I want a story like “Slumdog Millionaire”, you know the type, rise from depths, become successful, have your success cruelly taken away, these are the successful story lines that should be promoted, none of this “the biggest drama in my life is some unknown woman vying for the man of the house’s affections” rubbish. And what an incomprehensible title, you can’t give an award to a book you can’t pronounce!!!
The next morning, we woke up in a hopelessly rumpled bed. I entwined my legs in hers and said, “Look, we are ghachar ghochar now.” She did not laugh. She must have thought I was making fun of her. Of course, those words could never mean to me all that they meant to her; nor would I ever utter them as naturally as she did. But she had shared with me this secret phrase that didn’t exist in any language, and now I was one of only five people in the world who knew it. (p78)
A novella that is constructed with simple concise and familiar prose, believable well shaped characters, a tight knit family who is presided over by the male character who dragged them from the mire;
It’s true what they say – it’s not we who control money, it’s the money that controls us. When there’s only a little, it behaves meekly; when it grows, it becomes brash and has its way with us. Money had swept us up and flung us in the midst of a whirlwind. (p53)
Finally the other downfall is the length, this runs to a mere 118 pages, it is a book you can read in a single sitting. Where’s the knitted brow as you decipher philosophical existentialist angst, where grand literary themes are presented in a labyrinth of complexity? This is what I expect from translated fiction, an independent publisher exposing me to the cultural nuances of a region I know nothing about, not a comfy family drama of the middle class, well to do in India, what on earth are these judges thinking???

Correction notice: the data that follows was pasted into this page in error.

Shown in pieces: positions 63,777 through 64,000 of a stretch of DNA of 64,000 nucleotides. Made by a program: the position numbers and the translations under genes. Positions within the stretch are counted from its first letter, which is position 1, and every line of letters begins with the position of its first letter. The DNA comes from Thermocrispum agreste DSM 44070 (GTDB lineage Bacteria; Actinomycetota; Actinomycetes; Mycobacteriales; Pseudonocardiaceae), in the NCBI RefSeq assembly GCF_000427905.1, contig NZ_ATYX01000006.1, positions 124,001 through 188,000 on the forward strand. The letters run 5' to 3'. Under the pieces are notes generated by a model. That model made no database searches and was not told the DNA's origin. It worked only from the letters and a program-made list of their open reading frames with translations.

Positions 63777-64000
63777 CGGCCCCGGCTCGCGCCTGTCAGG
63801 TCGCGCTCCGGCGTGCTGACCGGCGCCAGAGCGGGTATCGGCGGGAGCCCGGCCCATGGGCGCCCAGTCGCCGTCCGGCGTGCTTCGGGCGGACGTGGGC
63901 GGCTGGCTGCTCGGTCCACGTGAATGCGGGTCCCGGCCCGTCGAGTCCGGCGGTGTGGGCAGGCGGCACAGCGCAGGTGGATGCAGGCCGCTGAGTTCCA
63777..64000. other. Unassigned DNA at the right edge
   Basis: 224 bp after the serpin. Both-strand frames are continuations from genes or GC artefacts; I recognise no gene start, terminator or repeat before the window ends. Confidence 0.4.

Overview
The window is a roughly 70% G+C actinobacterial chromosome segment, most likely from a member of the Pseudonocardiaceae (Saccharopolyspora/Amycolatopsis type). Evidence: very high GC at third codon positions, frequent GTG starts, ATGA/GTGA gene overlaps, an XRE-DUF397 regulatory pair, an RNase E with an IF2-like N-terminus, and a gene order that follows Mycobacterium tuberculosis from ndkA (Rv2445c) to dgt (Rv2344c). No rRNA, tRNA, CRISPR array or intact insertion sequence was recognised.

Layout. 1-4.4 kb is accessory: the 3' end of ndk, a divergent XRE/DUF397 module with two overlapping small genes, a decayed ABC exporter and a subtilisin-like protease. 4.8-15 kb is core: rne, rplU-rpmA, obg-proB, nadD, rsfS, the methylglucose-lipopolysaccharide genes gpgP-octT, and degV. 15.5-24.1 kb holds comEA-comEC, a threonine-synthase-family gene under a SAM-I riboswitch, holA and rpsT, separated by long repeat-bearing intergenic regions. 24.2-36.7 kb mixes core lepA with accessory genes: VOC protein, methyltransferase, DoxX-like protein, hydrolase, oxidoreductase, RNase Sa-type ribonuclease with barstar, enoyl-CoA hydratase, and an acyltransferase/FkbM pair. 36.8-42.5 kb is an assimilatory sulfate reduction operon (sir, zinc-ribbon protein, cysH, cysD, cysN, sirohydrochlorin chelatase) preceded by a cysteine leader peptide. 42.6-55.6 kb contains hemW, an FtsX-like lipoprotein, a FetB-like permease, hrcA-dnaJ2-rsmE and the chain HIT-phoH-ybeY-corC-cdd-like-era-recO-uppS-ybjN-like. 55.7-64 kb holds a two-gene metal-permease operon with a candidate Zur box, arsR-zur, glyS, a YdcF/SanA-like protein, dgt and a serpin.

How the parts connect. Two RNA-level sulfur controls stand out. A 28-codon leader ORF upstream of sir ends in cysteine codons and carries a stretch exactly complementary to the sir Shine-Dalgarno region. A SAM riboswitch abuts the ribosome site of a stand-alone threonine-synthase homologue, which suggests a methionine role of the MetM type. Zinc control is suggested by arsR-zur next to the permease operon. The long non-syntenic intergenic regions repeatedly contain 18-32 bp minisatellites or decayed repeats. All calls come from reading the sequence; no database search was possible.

7 thoughts on “Why “Ghachar Ghochar” by Vivek Shanbhag shouldn’t win the 2018 Best Translated Book Award”
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The curmudgeon’s guide to the BTBA? A fine backhanded compliment there. I just finished this book and found it so enjoyable but not certain it would be my choice to win.
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If I put on my “non grumpy” hat, it is actually a pleasant book, but I’m with you on winning the award. There are others I’ve read that are well and truly in front.
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At first I thought you were being sarcastic, particularly when I came across this: “When I pick up a book from India, I expect a caste struggle or a historical fiction, moving from colonial rule to independence… And I could cite example after example of what I expect when reading fiction from India. Here there’s not an untouchable in sight, and there is a small veiled reference to progress”
How terrible, I suppose, that somebody wrote a book with some semblance of authenticity, as opposed to gratifying the desires of non-Indians by churning out book after book on the exact topics you mentioned and nothing else.
And, yes—surprise!—people in India aren’t that dissimilar from people in Australia or Kenya or Peru. They’re just people. Sorry to disappoint you.
Thanks for stopping by – unfortunately you’ve no sense of humour. The series of posts are all sarcastic, yearly the Best Translated Book Award runs a series of why xxx should win, this piece is making fun of that series (as are the others eg. I don’t believe colouring books draw us closer to the devil).
This was written to highlight how too many people put blind assessments on books before reading them.
Unfortunately you’ve missed the point.